6
$\begingroup$

Let $R$ be a commutative ring of Krull dimension $d$, let $n\in\mathbb{N}$, and let $R[X_1,\ldots,X_n]$ denote the polynomial algebra in $n$ indeterminates over $R$. One can show that then we have $\dim(R)+n\leq\dim(R[X_1,\ldots,X_n])$. So, it is natural to wonder about the class of rings $R$ for which this inequality is an equality.

I know of only two subclasses of this class: Namely, the class of noetherian rings (Krull 1951) and the class of Prüfer rings (Seidenberg 1954).

Are there other interesting classes of rings with the property that the Krull dimensions of their polynomial algebras are minimal in the above sense?

$\endgroup$
3
  • 1
    $\begingroup$ The following reference should be of interest : Brewer, Montgomery, Rutter, Heinzer, Krull dimension of polynomial rings. For example, they prove, see Corollary 2 p. 30, that any semi-hereditary ring (all finitely generated ideals are projective) satisfies the dimension formula above. This generalizes Seidenberg's result since a Prüfer ring is a semi-hereditary integral domain. $\endgroup$ Commented Dec 4, 2012 at 16:28
  • $\begingroup$ Dear @François, this is a very interesting reference! May I ask you to add it as a proper answer? $\endgroup$ Commented Dec 5, 2012 at 7:37
  • 1
    $\begingroup$ Dear Fred, done -- and slightly expanded the answer. $\endgroup$ Commented Dec 5, 2012 at 8:28

3 Answers 3

2
$\begingroup$

The following reference should be of interest :

Brewer, Montgomery, Rutter, Heinzer, Krull dimension of polynomial rings.

For example, they prove, see Corollary 2 p. 30, that any semi-hereditary ring (all finitely generated ideals are projective) satisfies the dimension formula above. This generalizes Seidenberg's result since a Prüfer ring is a semi-hereditary integral domain.

It might be interesting to study the class of rings $R$ satisfying the following condition : for every prime ideal $P$ of $R$ and every $n \geq 1$, we have $\textrm{height}(P[X_1,\ldots,X_n]) = \textrm{height}(P)$. This condition implies $\dim R[X_1,\ldots,X_n] = \dim R +n$ for every $n$ (this can be deduced from Thm 1 of this paper), but I don't know about the converse.

The authors also discuss the class of strong $S$-rings introduced by Kaplansky (see the paper for the definition). This class contains the Noetherian rings and the Prüfer rings, and is stable by localizations and quotients. Kaplansky proved that a strong $S$-ring $R$ satisfies $\mathrm{height}(P[X]) = \textrm{height}(P)$ for every prime ideal $P$ of $R$, and thus $\textrm{dim}(R[X])=\textrm{dim}(R)+1$. But a strong $S$-ring doesn't necessarily satisfy the dimension formula for every $n$. In the other direction, the authors give an example of a ring which satisfies the height formula $\textrm{height}(P[X_1,\ldots,X_n]) = \textrm{height}(P)$ for every prime ideal $P$, but which is not a strong $S$-ring.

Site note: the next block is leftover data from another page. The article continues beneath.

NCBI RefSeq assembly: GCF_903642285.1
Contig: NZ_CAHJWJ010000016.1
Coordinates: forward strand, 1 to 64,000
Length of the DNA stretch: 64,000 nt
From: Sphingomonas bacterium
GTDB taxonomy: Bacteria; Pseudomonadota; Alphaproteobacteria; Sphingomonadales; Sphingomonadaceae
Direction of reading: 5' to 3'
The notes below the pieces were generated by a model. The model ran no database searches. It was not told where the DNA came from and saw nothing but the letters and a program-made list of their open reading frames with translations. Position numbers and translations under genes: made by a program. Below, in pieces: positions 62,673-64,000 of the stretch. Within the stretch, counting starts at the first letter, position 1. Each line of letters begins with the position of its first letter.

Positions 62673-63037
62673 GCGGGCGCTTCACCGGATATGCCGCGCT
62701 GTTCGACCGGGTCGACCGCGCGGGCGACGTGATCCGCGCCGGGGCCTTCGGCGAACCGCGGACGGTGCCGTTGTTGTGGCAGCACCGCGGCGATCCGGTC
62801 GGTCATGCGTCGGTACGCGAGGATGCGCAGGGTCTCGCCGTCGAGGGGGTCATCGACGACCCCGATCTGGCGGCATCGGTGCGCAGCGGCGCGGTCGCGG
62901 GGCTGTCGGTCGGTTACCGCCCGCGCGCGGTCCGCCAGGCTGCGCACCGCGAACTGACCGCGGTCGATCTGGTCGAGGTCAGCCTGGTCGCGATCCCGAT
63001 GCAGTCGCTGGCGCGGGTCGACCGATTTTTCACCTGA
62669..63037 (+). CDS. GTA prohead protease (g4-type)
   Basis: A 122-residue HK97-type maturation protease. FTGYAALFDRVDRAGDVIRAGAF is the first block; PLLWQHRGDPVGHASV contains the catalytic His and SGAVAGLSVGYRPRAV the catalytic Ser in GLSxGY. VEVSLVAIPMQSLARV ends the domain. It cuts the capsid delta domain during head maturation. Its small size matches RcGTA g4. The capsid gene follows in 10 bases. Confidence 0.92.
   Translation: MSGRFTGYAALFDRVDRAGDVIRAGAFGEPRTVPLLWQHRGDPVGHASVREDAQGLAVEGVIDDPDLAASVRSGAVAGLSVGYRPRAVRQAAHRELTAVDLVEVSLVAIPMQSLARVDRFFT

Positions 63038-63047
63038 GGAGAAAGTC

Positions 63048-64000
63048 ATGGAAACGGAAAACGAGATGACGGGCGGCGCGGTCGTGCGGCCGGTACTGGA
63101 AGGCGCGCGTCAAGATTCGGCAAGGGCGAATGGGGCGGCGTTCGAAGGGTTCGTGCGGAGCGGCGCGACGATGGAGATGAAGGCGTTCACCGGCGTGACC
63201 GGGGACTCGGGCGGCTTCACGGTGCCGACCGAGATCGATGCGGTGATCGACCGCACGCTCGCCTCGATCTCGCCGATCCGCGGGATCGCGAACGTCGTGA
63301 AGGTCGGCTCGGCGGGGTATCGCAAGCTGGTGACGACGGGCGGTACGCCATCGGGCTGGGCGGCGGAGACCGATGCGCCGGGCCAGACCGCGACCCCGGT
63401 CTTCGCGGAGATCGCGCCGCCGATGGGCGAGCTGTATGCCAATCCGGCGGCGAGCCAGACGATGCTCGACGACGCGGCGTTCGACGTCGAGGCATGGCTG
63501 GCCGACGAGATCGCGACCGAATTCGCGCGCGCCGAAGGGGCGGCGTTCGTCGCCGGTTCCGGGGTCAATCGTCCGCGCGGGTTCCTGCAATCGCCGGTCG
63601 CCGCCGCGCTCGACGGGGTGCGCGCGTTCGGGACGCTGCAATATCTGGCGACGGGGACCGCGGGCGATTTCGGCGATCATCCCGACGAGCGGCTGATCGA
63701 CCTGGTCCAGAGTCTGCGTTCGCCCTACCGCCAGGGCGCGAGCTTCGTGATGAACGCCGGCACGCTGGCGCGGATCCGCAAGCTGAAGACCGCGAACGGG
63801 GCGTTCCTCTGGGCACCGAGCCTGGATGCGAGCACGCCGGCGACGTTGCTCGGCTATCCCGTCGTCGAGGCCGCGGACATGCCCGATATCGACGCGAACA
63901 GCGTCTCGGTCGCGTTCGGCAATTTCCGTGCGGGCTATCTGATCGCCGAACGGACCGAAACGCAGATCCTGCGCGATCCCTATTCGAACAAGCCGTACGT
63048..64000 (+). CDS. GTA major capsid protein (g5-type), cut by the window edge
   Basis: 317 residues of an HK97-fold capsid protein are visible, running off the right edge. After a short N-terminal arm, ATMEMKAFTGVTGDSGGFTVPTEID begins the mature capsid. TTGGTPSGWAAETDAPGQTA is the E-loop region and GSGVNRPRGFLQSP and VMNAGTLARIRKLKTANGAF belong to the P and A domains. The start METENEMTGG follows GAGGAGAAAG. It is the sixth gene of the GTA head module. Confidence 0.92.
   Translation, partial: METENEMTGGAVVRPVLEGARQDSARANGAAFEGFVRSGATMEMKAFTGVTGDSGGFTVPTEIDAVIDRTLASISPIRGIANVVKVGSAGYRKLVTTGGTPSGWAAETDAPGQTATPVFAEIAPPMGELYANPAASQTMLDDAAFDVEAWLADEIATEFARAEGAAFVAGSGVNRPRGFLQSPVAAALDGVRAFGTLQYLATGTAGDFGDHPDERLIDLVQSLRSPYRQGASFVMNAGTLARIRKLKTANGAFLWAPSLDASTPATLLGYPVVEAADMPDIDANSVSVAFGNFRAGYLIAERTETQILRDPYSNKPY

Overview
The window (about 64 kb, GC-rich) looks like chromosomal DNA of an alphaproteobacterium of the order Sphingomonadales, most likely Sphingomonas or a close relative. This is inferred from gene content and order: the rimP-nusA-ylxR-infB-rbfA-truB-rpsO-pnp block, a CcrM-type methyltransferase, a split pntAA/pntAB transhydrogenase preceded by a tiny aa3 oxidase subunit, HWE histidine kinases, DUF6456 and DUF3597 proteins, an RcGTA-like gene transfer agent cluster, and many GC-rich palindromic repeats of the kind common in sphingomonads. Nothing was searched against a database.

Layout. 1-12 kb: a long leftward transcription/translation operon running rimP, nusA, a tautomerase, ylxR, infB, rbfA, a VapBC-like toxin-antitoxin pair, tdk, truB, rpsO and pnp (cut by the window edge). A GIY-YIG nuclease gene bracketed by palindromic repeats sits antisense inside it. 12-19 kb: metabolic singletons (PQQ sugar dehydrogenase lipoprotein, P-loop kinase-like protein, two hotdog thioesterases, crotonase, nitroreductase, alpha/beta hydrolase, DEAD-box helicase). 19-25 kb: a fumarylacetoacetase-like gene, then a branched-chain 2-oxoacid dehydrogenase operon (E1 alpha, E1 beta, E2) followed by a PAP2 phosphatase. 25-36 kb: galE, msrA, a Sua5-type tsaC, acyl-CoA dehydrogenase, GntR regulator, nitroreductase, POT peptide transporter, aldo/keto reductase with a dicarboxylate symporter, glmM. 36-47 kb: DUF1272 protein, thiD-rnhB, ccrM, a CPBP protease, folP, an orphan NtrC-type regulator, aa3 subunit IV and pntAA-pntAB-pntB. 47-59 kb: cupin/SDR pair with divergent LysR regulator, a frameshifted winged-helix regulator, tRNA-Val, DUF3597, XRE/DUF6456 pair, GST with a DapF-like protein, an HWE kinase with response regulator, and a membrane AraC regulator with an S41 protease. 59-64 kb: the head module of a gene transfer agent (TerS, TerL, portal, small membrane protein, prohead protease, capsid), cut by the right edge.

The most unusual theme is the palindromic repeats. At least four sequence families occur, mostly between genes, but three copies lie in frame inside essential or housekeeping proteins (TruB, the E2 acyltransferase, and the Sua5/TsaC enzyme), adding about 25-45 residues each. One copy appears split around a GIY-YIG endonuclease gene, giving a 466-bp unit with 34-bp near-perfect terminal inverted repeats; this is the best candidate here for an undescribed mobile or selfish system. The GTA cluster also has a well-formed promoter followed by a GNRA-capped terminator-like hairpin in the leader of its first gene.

$\endgroup$
2
  • 1
    $\begingroup$ The converse of the implication you mention in the second paragraph does not hold; see p. 406 in the paper by Arnold and Gilmer mentioned by J.C. Ottem in his answer. $\endgroup$ Commented Dec 5, 2012 at 9:43
  • $\begingroup$ The class of rings satisfying the "height formula" $h(P[X_1,\ldots,X_n])=h(P)$ for every $P$ and $n$ is denoted by $\mathcal{R}_\infty$ in Arnold-Gilmer's paper. $\endgroup$ Commented Dec 5, 2012 at 14:49
3
$\begingroup$

This class of rings is studied by Arnold and Gilmer in the paper

Jimmy T. Arnold and Robert Gilmer 'The Dimension Sequence of a Commutative Ring' American Journal of Mathematics , Vol. 96, No. 3 (1974), pp. 385-408.

$\endgroup$
1
  • $\begingroup$ This - of course very interesting paper - contains a lot of information that is related to my question. But does it indeed concretely describe classes of rings with the desired properties? $\endgroup$ Commented Dec 4, 2012 at 16:02
2
$\begingroup$

The finite-dimensional integral rings satisfying the property in question are the so-called Jaffard domains. They are extensively studied in:

D. F. Anderson, A. Bouvier, D. E. Dobbs, M. Fontana, S. Kabbaj, On Jaffard domains, Expo.Math. 6 (1988). 145--175.

(A scan of this is available on S. Kabbaj's homepage.)

$\endgroup$

Your Answer

By clicking “Post Your Answer”, you agree to our terms of service and acknowledge you have read our privacy policy.

Not the answer you're looking for? Browse other questions tagged or ask your own question.